Hurricane Irene zeroed in on land Saturday, losing some power but threatening a catastrophic run up the US East Coast. More than 2 million people were told to flee, and New York City ordered the nation's biggest subway system shut down for the first time because of a natural disaster.
The National Hurricane Center in Miami said the enormous storm's top sustained winds slipped to 90 mph (150 kph) early Saturday from 100 mph (160 kph) overnight but warned Irene would remain a hurricane as it moves up the mid-Atlantic coast, still on track to hit the New York City area and New England.
"The hazards are still the same," NHC hurricane specialist Mike Brennan said. "The emphasis for this storm is on its size and duration, not necessarily how strong the strongest winds are."
As the storm's outer bands of wind and rain lashed the North Carolina coast, knocking out power in places, authorities farther north begged people to get out of harm's way.
"Don't wait. Don't delay," said President Barack Obama, who cut short his summer vacation and return to Washington. "I cannot stress this highly enough: If you are in the projected path of this hurricane, you have to take precautions now."
The storm's center was about 35 miles (55 kilometers) south of Cape Lookout on North Carolina's Outer Banks early Saturday and lumbering north-northeastward at 14 mph (22 kph).
Tropical storm-force winds were already blowing ashore ahead of Irene, and wind and rain knocked out power to more than 80,000 customers along the North Carolina coast, including a hospital in Morehead City. A woman who answered the phone there said the hospital was running on generators.
A coastal town official in North Carolina said witnesses believed a tornado spawned by Irene lifted the roof off a car dealership warehouse in Belhaven on Friday night.
Forecasters said the core of Irene would make landfall in the next few hours, roll up the mid-Atlantic coast Saturday night and over southern New England on Sunday.
Hurricane warnings were issued from North Carolina to New York and farther north to the islands of Nantucket and Martha's Vineyard off Massachusetts. Evacuation orders covered at least 2.3 million people, including 1 million in New Jersey, 315,000 in Maryland, 300,000 in North Carolina, 200,000 in Virginia and 100,000 in Delaware.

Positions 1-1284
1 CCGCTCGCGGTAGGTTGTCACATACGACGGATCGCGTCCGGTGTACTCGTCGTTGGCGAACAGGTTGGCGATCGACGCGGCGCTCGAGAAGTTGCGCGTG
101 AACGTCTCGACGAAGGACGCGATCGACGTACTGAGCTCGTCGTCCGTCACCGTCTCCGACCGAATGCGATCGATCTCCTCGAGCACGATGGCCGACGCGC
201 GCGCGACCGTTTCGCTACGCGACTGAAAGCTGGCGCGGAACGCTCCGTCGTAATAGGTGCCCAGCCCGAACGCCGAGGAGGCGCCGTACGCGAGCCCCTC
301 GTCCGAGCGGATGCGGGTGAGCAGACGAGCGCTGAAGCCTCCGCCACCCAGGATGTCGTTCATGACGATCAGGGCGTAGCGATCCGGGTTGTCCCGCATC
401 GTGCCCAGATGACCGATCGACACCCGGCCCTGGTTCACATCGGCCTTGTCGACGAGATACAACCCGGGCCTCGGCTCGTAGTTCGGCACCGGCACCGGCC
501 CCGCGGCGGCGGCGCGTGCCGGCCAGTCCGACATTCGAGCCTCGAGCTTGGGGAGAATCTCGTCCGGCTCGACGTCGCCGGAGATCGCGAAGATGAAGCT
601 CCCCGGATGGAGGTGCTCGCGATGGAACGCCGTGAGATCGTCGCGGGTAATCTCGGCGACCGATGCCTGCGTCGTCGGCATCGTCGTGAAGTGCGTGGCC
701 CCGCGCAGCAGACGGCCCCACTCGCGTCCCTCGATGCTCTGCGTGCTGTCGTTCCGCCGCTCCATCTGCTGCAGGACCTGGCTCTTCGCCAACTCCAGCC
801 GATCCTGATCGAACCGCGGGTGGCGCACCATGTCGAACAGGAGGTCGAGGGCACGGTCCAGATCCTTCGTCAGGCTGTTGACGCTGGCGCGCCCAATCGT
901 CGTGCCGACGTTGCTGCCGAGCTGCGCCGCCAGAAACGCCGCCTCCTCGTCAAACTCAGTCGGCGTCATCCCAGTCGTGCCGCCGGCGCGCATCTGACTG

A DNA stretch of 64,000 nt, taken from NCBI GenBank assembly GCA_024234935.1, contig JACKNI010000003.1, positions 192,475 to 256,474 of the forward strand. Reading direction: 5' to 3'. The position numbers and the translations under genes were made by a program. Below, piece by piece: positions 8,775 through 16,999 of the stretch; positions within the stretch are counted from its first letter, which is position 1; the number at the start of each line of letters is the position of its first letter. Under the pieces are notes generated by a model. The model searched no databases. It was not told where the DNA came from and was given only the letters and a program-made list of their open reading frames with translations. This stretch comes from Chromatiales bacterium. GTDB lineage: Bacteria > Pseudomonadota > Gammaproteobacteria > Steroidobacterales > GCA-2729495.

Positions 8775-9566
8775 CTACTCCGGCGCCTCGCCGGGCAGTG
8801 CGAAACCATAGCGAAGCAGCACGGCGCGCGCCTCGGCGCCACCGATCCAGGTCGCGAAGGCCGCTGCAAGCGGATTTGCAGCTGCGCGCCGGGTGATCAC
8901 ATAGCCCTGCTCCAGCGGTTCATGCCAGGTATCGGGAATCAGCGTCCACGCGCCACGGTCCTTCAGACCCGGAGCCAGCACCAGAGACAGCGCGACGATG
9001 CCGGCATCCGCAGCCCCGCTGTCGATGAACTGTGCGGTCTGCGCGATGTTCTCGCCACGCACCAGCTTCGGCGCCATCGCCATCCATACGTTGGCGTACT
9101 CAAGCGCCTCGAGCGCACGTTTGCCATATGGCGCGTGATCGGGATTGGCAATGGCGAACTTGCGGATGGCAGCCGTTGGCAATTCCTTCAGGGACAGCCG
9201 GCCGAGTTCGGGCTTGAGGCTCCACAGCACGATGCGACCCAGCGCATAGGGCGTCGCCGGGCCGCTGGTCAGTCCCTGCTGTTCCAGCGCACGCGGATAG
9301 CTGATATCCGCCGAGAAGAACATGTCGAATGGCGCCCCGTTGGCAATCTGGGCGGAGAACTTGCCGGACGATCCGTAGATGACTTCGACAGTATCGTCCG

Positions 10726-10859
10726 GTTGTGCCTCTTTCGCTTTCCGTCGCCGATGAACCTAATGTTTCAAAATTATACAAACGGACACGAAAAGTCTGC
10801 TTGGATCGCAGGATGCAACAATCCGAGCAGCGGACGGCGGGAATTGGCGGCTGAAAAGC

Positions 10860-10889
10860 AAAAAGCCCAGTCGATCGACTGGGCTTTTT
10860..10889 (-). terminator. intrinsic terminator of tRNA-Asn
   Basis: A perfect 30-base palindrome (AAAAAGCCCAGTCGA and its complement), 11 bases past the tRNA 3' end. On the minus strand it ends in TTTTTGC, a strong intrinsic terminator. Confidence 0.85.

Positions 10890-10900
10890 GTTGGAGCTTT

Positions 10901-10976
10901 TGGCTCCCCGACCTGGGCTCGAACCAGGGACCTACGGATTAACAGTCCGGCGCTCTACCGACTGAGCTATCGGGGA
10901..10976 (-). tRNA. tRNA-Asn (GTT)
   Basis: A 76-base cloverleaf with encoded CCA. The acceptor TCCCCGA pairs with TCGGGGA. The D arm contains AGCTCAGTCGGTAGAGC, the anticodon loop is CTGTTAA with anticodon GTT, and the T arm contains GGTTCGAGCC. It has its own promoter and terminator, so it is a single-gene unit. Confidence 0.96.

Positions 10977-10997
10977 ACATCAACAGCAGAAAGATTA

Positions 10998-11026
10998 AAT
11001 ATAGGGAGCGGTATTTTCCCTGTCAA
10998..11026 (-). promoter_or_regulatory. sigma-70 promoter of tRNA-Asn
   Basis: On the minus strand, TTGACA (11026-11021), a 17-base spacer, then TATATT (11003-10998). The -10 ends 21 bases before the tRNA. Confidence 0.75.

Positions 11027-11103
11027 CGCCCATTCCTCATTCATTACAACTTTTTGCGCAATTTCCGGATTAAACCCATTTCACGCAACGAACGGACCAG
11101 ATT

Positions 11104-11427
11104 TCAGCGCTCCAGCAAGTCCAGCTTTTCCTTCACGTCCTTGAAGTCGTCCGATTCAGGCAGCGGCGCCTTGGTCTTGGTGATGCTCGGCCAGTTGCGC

"This is probably the largest number of people that have been threatened by a single hurricane in the United States," said Jay Baker, a geography professor at Florida State University.
U.S. airlines canceled at least 6,100 flights through Monday, grounding hundreds of thousands of passengers as the storm could strike major airports from Washington to Boston.
New York City ordered more than 300,000 people who live in flood-prone areas to leave, including Battery Park City at the southern tip of Manhattan, Coney Island and the beachfront Rockaways. But most New Yorkers don't have a car, and city was shutting down public transportation at noon Saturday.
The New York City transit system carries about 5 million people on an average weekday, fewer on weekends. It has been shut down several times before, including during a 2005 transit workers' strike and after the Sept. 11 attacks a decade ago, but never for weather.
Aviation officials said they would close the five main New York City-area airports to arriving domestic and international flights beginning at noon on Saturday. Many departures also were canceled.
Mayor Michael Bloomberg said there was little authorities could do to force people to leave and warned: "But if you don't follow this, people may die."
Shelters in New York were opening Friday afternoon, and the city was placed under its first hurricane warning since 1985.